Again, we’d like to dedicate a future discussion to the issue of gambling in sport. But for the purposes of this article, we want to highlight that the budget makes room to ask the Federal government to release sanctions on the people of Ontario on gambling on single-game sport events.
They write, “The people of Ontario spend approximately $110 million per year on these sorts of illegal wagers.” Without a source for that stat, they then claim revenue can be made on this. So I guess this one’s a wait and see game. Let’s see if the Federal government responds to the budget’s call for action.
It’d be interesting to see if increased sport gambling was something explored by the previous government. If we can get Michael Coteau to comment, that’d be great. And if not, why not?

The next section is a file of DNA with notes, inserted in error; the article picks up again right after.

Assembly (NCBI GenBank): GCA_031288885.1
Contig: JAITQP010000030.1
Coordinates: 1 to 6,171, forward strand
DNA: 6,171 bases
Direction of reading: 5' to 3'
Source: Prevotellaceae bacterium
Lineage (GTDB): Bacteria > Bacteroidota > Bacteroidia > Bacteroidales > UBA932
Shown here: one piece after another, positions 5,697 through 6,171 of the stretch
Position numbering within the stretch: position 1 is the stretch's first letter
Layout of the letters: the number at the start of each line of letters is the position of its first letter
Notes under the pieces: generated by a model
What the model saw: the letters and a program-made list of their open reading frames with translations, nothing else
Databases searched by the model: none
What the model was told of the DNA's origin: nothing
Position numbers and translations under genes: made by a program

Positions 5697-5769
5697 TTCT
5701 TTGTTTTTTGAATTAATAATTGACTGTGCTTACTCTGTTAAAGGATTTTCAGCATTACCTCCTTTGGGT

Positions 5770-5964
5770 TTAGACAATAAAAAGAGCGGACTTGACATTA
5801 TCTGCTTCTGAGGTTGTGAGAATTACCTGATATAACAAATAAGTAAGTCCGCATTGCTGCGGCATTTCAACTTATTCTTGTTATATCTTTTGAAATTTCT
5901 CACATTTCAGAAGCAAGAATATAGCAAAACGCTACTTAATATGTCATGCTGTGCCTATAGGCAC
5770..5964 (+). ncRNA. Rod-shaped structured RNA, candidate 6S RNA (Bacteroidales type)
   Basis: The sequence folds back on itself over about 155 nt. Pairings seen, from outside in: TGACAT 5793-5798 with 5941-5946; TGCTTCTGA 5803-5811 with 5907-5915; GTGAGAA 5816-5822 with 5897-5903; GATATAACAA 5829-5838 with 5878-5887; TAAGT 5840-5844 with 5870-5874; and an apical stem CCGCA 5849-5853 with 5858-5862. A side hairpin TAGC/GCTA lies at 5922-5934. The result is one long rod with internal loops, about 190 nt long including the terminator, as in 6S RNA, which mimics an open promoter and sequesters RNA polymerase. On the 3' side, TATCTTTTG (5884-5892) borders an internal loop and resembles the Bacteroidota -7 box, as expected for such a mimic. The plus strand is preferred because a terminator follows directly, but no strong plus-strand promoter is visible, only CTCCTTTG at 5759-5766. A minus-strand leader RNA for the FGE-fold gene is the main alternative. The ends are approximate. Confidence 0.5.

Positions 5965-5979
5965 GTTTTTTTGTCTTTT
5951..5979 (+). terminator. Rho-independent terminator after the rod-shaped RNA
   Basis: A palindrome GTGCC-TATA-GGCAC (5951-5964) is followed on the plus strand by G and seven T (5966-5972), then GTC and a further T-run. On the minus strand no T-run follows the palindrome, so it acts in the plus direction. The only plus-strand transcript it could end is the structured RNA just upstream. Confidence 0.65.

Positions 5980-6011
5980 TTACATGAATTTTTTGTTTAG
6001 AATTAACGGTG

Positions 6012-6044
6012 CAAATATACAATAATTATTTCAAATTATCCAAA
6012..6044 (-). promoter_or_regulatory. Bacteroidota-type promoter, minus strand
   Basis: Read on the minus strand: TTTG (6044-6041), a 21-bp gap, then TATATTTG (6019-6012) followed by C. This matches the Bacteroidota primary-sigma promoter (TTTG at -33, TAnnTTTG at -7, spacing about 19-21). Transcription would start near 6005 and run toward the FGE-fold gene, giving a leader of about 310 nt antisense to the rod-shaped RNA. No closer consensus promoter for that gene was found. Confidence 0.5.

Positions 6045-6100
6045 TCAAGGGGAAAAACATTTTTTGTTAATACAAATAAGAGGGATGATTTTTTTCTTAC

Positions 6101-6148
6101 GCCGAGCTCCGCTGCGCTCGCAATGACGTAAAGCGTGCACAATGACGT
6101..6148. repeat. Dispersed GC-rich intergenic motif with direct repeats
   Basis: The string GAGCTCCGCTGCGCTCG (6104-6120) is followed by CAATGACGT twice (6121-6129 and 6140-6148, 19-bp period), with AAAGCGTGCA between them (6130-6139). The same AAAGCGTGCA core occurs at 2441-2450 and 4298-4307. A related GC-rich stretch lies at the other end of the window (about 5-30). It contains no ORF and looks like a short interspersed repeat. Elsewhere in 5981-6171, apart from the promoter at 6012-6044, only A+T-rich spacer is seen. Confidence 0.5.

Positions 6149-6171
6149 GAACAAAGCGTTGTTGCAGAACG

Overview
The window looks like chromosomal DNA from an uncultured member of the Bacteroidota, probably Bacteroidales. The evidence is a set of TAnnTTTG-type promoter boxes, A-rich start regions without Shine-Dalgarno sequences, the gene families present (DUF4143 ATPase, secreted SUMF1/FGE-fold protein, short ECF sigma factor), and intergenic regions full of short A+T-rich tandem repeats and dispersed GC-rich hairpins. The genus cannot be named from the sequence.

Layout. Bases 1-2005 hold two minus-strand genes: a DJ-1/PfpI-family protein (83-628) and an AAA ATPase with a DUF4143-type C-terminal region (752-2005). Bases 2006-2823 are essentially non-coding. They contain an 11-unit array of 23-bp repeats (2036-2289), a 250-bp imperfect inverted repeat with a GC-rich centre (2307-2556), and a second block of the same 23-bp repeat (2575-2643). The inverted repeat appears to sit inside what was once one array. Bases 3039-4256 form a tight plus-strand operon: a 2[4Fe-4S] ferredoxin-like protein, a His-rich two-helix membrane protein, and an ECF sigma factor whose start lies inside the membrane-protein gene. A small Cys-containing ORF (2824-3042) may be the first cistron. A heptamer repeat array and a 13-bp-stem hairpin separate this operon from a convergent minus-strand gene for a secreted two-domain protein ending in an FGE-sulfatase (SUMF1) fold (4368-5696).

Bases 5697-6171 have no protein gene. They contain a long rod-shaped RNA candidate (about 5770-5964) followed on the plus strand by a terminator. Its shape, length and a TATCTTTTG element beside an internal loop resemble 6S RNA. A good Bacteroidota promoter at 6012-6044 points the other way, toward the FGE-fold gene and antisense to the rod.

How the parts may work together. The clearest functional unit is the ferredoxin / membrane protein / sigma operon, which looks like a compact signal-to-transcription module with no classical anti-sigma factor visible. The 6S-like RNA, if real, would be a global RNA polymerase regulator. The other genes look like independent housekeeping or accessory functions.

5. Sport versus Sports
Last, but not least, because we are a SPORT Management website, we’d be remiss not to mention that this government spells sport with an added s. Why? We have no idea. The previous government called it SPORT. We have an article coming out about this very subject in the next few days. For example, they write (1) Sports organizations; (2) Sports action plan; and (3) Sports system.
This article barely scratches the surface for Ontario’s future in sport. At least the short-term future. This government is in power for at least 3 more years. That means the Conservative party has the power to make and enforce rules in this province within their rights. Since they have the gold ($$$) for the next 3+ years, Doug Ford and his party get to say what share of the money pot sport will get. And how much of their portion will to amateur sport versus other sport initiatives is a big question mark. Those are huge questions that Ontario’s budget did not help us answer. Yet it gave us a glimpse into the shifting focus of this government versus the last.